How do you measure the social impact for your potential investees and your portfolio companies?
All portfolio companies are measured and assessed against our “Access, Quality, Markets” financial inclusion impact framework, which was developed in partnership with industry leaders and is harmonized with the Impact Management Project (a forum for building global consensus on measuring, managing and reporting impacts on sustainability).
The framework is applicable across the fintech verticals we invest in, with some metrics being common across all our portfolio companies and some specific to a given vertical or company.
Also Read: Sustainability: the new business reality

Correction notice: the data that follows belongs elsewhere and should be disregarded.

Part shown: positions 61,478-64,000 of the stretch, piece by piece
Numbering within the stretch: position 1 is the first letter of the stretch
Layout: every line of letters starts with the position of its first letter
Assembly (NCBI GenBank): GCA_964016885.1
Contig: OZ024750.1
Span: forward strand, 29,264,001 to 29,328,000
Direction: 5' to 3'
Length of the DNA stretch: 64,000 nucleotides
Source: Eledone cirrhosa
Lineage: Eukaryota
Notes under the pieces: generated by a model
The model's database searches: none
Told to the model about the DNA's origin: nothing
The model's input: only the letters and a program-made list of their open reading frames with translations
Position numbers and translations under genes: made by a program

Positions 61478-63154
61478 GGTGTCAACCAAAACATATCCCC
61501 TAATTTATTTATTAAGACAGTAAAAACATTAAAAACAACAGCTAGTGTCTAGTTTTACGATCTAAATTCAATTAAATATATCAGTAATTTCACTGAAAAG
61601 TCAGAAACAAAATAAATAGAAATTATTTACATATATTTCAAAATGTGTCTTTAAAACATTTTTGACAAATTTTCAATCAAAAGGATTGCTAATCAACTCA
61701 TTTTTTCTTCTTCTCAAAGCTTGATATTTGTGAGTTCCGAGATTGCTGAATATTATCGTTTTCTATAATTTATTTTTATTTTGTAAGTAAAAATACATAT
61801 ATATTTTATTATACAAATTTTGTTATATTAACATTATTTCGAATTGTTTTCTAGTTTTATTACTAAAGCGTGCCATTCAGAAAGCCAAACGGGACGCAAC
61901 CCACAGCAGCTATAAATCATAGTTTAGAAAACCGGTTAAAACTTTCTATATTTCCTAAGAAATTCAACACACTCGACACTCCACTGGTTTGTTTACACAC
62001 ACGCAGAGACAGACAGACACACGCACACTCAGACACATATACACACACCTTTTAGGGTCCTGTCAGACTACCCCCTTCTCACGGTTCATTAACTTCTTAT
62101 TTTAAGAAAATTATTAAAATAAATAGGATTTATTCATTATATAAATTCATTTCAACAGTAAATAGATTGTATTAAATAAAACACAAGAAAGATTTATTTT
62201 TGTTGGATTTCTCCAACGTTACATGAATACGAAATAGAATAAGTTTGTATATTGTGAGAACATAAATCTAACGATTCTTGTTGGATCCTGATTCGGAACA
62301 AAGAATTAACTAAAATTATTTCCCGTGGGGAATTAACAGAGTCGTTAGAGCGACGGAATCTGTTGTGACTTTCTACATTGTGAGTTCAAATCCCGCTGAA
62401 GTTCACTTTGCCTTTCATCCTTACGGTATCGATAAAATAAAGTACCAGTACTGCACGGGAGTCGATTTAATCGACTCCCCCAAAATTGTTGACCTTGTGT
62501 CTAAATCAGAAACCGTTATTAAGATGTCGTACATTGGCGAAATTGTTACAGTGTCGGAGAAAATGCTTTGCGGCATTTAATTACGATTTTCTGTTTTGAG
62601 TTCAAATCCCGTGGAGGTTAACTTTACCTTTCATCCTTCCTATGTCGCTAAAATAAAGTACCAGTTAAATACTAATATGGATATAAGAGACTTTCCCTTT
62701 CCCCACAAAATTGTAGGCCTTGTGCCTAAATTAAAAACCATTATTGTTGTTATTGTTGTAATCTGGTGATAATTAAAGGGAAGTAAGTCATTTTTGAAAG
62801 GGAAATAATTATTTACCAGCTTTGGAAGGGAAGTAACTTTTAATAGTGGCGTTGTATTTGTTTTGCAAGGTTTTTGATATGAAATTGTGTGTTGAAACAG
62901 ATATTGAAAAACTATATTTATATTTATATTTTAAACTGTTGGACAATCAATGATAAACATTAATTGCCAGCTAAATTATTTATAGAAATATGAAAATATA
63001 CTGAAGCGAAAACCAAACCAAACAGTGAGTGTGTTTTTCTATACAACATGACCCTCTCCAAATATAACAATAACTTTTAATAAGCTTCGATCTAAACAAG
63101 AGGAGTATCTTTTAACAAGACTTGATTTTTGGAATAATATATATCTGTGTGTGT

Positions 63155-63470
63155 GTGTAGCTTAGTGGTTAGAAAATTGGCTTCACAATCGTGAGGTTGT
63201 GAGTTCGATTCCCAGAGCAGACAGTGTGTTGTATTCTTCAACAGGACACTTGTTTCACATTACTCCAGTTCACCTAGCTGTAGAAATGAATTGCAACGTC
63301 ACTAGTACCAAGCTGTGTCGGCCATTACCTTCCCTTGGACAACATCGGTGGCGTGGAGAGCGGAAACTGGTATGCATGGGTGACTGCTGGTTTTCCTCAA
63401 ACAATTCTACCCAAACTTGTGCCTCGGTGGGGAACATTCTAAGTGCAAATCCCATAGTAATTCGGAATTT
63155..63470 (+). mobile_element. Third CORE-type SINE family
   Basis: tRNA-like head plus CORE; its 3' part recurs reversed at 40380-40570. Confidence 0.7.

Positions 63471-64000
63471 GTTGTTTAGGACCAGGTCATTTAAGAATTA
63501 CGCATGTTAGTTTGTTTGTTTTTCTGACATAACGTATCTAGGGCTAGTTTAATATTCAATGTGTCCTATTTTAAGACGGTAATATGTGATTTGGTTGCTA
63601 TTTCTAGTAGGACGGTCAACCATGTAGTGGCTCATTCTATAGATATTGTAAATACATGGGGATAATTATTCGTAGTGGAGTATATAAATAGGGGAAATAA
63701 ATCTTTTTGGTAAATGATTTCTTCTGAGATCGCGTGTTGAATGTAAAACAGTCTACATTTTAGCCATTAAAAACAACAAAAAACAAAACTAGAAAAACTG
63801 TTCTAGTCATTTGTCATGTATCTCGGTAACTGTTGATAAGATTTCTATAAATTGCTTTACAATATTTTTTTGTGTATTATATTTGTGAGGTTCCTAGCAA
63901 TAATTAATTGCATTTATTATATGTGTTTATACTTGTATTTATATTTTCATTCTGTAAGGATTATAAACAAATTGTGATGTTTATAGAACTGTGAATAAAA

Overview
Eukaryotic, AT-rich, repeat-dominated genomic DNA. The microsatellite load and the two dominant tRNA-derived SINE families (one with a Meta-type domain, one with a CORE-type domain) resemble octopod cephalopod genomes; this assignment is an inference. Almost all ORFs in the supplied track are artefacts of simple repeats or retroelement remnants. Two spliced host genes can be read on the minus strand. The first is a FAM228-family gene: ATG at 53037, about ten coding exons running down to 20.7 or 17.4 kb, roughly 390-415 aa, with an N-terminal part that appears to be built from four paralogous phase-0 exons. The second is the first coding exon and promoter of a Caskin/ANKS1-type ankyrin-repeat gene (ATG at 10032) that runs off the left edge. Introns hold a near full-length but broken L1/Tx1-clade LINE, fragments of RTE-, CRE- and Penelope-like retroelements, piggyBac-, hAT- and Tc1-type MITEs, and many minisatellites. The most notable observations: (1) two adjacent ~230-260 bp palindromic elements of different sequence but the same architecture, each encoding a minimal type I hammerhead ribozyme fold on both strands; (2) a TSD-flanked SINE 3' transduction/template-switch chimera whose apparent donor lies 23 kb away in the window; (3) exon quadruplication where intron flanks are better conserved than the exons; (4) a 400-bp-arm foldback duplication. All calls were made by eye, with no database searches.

This enables us to measure financial inclusion at the company level and to aggregate a set of core impact metrics across the portfolio and assess progress towards financial inclusion at a firm level.
We also measure and monitor impact throughout our investment process. The business objectives of the portfolio companies are expected to be aligned with our social mandate.
To what extent do you factor in impact returns when evaluating the performance of your portfolio companies? Were there instances where impact returns underperformed?
The KPIs established during the investment process are inclusive of impact, operational and financial metrics and indicators. Our investees report to us on a quarterly basis, with revisits conducted on an as-needed basis as business models scale and evolve.
Leveraging these insights and KPIs, we evaluate and reports on performance – inclusive of impact – on a quarterly basis. We also have internal deep dives, where we assess the overall performance of our portfolio.